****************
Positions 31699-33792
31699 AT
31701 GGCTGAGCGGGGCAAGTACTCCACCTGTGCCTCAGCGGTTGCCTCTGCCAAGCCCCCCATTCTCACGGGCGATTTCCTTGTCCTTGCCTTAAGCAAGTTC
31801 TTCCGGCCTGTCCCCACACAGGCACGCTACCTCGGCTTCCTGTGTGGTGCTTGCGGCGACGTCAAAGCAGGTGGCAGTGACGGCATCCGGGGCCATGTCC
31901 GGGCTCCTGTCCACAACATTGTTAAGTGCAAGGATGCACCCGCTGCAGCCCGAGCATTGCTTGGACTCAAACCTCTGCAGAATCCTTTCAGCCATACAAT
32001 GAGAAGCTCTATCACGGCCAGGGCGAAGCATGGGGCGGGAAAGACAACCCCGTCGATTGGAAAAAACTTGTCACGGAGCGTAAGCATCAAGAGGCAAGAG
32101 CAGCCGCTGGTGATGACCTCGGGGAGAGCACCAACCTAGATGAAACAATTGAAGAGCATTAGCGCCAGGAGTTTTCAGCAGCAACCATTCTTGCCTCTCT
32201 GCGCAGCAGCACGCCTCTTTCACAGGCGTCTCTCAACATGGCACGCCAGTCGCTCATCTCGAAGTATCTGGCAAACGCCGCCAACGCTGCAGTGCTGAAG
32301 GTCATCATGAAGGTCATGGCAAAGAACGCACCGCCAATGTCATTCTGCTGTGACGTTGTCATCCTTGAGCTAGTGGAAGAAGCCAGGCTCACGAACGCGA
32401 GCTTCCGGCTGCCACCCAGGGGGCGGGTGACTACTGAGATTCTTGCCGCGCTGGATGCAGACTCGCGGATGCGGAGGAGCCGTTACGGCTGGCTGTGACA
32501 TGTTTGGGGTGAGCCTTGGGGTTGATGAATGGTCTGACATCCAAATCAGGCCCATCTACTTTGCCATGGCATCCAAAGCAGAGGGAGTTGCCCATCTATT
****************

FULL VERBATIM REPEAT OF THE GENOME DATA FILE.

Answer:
Positions 31699-33792
31699 AT
31701 GGCTGAGCGGGGCAAGTACTCCACCTGTGCCTCAGCGGTTGCCTCTGCCAAGCCCCCCATTCTCACGGGCGATTTCCTTGTCCTTGCCTTAAGCAAGTTC
31801 TTCCGGCCTGTCCCCACACAGGCACGCTACCTCGGCTTCCTGTGTGGTGCTTGCGGCGACGTCAAAGCAGGTGGCAGTGACGGCATCCGGGGCCATGTCC
31901 GGGCTCCTGTCCACAACATTGTTAAGTGCAAGGATGCACCCGCTGCAGCCCGAGCATTGCTTGGACTCAAACCTCTGCAGAATCCTTTCAGCCATACAAT
32001 GAGAAGCTCTATCACGGCCAGGGCGAAGCATGGGGCGGGAAAGACAACCCCGTCGATTGGAAAAAACTTGTCACGGAGCGTAAGCATCAAGAGGCAAGAG
32101 CAGCCGCTGGTGATGACCTCGGGGAGAGCACCAACCTAGATGAAACAATTGAAGAGCATTAGCGCCAGGAGTTTTCAGCAGCAACCATTCTTGCCTCTCT
32201 GCGCAGCAGCACGCCTCTTTCACAGGCGTCTCTCAACATGGCACGCCAGTCGCTCATCTCGAAGTATCTGGCAAACGCCGCCAACGCTGCAGTGCTGAAG
32301 GTCATCATGAAGGTCATGGCAAAGAACGCACCGCCAATGTCATTCTGCTGTGACGTTGTCATCCTTGAGCTAGTGGAAGAAGCCAGGCTCACGAACGCGA
32401 GCTTCCGGCTGCCACCCAGGGGGCGGGTGACTACTGAGATTCTTGCCGCGCTGGATGCAGACTCGCGGATGCGGAGGAGCCGTTACGGCTGGCTGTGACA
32501 TGTTTGGGGTGAGCCTTGGGGTTGATGAATGGTCTGACATCCAAATCAGGCCCATCTACTTTGCCATGGCATCCAAAGCAGAGGGAGTTGCCCATCTATT